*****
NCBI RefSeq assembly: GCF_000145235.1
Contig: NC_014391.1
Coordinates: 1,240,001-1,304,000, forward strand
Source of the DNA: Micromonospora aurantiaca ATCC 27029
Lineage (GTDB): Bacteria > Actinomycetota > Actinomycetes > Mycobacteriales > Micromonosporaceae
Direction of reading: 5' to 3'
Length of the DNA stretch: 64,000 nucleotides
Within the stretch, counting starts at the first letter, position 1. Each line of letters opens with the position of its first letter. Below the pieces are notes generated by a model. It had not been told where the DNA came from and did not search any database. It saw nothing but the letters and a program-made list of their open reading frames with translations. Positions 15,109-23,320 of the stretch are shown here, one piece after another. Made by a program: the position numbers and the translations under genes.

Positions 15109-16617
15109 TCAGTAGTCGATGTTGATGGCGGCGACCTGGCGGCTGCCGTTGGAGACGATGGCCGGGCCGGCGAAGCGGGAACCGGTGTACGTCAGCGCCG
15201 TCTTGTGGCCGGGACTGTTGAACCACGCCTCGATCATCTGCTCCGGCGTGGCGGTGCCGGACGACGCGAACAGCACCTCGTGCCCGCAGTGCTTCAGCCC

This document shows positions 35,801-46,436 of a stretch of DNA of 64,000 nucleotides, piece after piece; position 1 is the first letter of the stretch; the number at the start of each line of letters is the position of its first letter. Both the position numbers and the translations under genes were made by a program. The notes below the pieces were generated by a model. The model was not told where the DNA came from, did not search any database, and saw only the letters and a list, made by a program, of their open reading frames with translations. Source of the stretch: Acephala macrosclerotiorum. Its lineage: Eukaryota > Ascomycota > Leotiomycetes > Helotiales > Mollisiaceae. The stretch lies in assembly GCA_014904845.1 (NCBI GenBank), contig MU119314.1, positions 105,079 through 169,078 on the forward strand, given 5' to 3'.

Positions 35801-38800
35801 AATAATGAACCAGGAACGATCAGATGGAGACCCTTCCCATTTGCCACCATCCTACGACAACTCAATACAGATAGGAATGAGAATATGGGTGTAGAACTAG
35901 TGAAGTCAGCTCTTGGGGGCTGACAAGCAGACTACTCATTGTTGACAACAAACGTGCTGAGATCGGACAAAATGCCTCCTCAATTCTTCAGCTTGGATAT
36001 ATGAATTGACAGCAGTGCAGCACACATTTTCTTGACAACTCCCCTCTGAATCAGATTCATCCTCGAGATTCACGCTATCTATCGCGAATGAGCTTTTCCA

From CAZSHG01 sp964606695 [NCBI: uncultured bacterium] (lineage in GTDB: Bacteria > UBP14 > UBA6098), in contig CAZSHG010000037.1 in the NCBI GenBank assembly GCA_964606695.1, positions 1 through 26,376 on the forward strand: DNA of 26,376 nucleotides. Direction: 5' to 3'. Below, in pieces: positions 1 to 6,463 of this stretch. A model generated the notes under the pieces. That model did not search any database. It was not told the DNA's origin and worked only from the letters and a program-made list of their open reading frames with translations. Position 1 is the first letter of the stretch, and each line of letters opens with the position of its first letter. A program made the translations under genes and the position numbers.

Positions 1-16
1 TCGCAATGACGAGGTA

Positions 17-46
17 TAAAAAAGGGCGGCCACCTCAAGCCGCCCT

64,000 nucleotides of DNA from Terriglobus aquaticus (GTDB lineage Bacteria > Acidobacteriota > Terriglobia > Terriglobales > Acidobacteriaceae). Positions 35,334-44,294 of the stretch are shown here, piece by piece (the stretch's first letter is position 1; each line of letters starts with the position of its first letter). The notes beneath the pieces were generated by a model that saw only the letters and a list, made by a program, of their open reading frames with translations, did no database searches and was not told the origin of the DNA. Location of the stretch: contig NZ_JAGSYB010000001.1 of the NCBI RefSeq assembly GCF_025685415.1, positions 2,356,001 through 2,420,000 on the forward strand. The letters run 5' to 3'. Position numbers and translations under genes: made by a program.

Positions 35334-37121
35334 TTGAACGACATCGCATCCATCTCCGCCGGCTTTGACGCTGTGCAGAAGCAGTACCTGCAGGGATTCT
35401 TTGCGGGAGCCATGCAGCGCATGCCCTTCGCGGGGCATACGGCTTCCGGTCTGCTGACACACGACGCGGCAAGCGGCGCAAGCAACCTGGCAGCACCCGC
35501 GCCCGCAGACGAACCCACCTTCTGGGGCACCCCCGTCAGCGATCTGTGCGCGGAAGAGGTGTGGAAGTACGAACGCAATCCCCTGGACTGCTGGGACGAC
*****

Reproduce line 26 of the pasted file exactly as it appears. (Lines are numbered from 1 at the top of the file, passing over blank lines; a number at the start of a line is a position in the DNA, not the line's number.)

35501 GCCCGCAGACGAACCCACCTTCTGGGGCACCCCCGTCAGCGATCTGTGCGCGGAAGAGGTGTGGAAGTACGAACGCAATCCCCTGGACTGCTGGGACGAC